Even a short-term loss of the Armed Forces of Ukraine's ability to deter Russian aggression will inevitably upend the current equilibrium. Ukrainians will undoubtedly continue the struggle even in such a scenario, but it will increasingly bear the character of an irregular insurgent war, under the conditions of which it will be practically impossible to keep large territories under Ukrainian control, and even more so to protect the civilian population. It is enough to look at Syria to imagine the nature of such a confrontation. The methodical use of airstrikes and the destruction of cities that resist Russian troops would not leave Ukraine with much of a chance even in the medium term.

The unwillingness of the US to provide Ukraine with enough weapons to win a war with Russia calls into question the US’s readiness to protect individual NATO countries from Russian aggression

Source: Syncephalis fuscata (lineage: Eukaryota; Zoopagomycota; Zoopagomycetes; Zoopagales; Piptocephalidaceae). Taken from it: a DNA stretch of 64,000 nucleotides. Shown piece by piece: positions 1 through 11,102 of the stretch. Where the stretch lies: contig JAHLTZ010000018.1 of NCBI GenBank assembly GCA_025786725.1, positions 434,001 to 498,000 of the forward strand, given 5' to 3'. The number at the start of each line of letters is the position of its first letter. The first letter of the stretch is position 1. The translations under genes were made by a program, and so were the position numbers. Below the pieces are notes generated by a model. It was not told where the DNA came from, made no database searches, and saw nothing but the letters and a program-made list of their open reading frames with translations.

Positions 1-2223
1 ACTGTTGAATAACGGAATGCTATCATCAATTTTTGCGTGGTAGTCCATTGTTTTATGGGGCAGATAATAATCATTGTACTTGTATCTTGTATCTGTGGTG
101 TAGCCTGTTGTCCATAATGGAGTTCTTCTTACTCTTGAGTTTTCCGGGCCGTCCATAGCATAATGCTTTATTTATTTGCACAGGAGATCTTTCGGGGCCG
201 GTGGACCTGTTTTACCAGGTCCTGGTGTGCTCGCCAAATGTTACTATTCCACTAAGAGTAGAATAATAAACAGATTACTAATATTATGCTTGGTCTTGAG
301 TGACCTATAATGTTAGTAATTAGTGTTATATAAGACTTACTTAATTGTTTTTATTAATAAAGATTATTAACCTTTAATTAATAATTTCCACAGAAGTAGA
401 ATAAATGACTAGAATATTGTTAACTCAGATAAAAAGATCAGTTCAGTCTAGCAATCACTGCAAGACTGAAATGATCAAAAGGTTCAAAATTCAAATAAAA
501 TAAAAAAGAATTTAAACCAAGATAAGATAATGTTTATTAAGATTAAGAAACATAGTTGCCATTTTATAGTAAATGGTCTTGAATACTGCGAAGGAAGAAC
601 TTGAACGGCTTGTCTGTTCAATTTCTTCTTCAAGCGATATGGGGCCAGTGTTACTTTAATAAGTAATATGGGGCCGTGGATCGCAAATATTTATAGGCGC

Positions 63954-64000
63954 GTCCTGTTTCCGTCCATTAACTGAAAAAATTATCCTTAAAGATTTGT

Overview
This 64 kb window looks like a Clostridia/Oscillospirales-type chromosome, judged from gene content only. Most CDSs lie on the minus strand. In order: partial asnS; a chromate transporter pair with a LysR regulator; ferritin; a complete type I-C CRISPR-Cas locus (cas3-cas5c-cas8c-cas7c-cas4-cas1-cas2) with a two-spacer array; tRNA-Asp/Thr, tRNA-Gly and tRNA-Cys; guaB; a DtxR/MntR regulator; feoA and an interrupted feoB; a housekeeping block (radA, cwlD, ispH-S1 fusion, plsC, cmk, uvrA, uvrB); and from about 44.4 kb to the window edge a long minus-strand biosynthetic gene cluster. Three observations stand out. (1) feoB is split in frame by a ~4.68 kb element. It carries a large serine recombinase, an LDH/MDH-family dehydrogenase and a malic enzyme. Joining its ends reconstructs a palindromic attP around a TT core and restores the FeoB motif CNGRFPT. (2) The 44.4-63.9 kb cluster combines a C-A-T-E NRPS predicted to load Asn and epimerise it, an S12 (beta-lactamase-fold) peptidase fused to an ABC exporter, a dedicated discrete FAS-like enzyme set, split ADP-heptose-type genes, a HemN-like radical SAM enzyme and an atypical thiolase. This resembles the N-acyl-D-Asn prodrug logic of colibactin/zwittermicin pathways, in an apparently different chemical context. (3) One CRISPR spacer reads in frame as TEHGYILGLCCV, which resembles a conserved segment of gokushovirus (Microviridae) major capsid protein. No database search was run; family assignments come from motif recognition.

It is obvious that if Ukraine loses support from the West, Putin may well achieve his goal of destroying Ukrainians as a people and erasing the largest country from the map of Europe. Despite the obvious tragedy of this situation for Ukraine, the consequences of its defeat for the West and especially for the US as the leader of the free world would be no less catastrophic.